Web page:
It's no secret that Microsoft wants to convert the world to its Web browser, but now its marketing efforts have entered the realm of the subliminal.
This week, Net surfers who visit Microsoft's home page using browsers other than Internet Explorer 3.0, including Netscape Communications' Navigator or even its own Internet Explorer 2.0, are greeted with a big headline at the top of the page that reads: "Microsoft Releases Internet Explorer 3.0; Critics Say it's the Best Browser Today."
In contrast, Internet Explorer 3.0 users who visit Microsoft's home page and who presumably like the browser already are not lobbied as heavily to switch to version 3.0. Instead of pushing the new Microsoft browser, the top headline on Microsoft's home page encourages users to visit the anniversary party for Windows 95. An Internet Explorer 3.0 headline does appear lower on the home page, though it's given less emphasis than on versions of the home page viewed via Navigator and other browsers.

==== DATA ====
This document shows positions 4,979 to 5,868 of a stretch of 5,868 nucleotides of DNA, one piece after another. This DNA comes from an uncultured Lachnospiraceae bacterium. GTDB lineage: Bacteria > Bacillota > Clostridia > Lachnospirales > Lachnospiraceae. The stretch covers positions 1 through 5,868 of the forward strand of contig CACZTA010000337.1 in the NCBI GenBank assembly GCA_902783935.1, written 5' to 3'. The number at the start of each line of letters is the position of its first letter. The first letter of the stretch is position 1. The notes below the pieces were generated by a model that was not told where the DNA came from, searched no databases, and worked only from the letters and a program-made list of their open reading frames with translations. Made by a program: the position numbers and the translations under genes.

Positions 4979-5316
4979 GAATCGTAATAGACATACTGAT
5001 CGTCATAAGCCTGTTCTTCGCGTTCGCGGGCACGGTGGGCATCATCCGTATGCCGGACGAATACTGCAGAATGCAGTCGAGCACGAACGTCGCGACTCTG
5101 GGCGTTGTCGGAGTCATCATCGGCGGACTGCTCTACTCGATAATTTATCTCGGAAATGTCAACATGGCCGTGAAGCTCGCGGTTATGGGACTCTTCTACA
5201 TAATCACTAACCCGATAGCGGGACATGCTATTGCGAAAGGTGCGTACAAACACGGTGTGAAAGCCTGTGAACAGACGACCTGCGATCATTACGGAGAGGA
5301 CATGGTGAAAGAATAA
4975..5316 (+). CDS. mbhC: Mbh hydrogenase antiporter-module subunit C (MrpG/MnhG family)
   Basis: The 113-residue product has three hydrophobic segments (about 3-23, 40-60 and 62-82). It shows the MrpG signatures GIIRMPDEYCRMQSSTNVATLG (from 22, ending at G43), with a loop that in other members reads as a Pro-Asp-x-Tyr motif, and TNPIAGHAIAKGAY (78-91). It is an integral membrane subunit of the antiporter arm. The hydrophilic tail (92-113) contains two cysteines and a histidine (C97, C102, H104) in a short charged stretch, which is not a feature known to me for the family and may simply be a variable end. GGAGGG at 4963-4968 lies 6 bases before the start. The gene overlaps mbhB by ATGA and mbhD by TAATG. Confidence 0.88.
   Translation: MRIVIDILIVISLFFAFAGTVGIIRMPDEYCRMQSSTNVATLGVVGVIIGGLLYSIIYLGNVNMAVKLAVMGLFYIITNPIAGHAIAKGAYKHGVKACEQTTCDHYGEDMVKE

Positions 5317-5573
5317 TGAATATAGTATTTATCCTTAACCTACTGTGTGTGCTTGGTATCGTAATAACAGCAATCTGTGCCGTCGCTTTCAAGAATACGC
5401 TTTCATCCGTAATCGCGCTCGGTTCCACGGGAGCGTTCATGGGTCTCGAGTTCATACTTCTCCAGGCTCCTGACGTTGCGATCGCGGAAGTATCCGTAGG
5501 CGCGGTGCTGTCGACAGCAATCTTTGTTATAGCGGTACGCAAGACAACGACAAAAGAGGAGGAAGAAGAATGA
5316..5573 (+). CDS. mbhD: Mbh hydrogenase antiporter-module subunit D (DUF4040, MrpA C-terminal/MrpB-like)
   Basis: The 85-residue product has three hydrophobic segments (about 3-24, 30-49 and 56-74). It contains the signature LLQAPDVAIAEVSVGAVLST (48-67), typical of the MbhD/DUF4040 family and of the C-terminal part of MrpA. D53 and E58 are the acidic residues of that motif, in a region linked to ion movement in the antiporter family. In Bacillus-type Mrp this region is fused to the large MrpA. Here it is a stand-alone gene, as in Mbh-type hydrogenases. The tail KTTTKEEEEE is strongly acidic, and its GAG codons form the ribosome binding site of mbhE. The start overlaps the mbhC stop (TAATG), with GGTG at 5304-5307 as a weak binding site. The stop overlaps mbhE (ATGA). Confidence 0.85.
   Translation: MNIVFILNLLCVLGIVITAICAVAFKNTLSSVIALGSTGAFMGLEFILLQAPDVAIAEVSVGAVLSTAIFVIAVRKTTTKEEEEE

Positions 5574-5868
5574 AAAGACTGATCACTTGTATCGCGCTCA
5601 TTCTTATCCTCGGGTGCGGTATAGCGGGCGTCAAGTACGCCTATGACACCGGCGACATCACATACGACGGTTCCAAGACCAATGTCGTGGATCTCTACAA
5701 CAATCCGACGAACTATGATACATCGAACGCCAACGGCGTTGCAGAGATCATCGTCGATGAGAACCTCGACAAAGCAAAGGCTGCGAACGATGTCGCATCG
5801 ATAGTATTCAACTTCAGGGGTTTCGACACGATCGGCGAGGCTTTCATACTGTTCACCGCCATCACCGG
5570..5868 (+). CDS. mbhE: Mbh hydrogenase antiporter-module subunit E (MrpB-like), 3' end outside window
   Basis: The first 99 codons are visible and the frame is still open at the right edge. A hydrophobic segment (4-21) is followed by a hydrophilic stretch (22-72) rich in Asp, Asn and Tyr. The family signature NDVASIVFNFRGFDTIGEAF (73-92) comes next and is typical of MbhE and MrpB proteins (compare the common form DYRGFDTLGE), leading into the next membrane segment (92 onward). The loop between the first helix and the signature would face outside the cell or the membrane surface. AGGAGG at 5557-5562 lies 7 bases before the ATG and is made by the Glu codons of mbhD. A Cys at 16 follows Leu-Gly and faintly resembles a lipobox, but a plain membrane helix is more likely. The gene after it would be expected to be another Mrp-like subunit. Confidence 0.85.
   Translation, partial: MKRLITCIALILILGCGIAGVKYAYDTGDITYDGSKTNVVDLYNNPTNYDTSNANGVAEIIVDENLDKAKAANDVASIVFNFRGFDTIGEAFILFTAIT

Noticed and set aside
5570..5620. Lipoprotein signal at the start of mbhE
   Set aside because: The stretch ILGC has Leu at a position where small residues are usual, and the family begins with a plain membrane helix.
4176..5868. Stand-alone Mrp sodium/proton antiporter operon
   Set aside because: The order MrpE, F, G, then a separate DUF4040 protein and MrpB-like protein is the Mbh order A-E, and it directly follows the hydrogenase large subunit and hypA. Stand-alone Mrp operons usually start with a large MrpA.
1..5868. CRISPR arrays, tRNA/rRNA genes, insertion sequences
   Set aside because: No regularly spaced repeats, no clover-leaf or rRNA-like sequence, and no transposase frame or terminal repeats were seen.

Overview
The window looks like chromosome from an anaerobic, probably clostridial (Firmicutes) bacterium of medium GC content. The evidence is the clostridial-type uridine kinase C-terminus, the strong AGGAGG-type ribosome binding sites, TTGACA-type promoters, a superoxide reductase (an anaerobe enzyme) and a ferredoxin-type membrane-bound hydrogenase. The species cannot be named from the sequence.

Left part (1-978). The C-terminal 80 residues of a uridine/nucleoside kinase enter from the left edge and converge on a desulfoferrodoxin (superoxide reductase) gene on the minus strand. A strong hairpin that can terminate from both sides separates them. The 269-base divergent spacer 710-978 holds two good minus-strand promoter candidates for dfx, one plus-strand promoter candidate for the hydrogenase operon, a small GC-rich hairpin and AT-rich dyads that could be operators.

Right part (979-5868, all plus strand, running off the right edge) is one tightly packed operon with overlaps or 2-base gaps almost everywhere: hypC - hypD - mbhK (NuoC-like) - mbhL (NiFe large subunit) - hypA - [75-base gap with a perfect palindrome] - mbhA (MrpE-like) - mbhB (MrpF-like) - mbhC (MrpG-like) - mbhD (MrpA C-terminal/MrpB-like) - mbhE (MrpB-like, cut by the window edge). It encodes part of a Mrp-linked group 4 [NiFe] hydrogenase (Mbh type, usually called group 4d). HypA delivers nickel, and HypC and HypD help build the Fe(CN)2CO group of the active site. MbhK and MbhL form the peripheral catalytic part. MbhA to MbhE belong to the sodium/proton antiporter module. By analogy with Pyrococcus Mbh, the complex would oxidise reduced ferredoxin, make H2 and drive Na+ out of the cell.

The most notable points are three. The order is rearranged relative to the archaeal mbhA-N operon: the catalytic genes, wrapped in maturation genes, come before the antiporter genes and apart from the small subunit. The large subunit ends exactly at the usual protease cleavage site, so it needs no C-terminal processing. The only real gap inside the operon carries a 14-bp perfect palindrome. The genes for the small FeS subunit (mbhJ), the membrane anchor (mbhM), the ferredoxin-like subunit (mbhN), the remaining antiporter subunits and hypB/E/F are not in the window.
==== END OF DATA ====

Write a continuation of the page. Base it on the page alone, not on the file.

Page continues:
The Microsoft Web site provides differing views to Internet Explorer 3.0 and other browser by "sniffing" which product a user has when they visit the Web site. The sites can then change their Web pages accordingly, displaying special layouts, such as style sheets, that are unique to a particular browser.
Microsoft officials conceded they had altered the Web site for non-3.0 users, but that there's nothing wrong with some subtle marketing.
One analyst agreed, saying that a key feature of the Web is its ability to delivery targeted information.
"It's marketing that I wouldn't call insidious," said Allen Weiner, an analyst at Dataquest. "Just as they're able to serve up different kinds of content and ad messages, why can't they serve up preferential marketing messages?"
Netscape couldn't be reached for comment.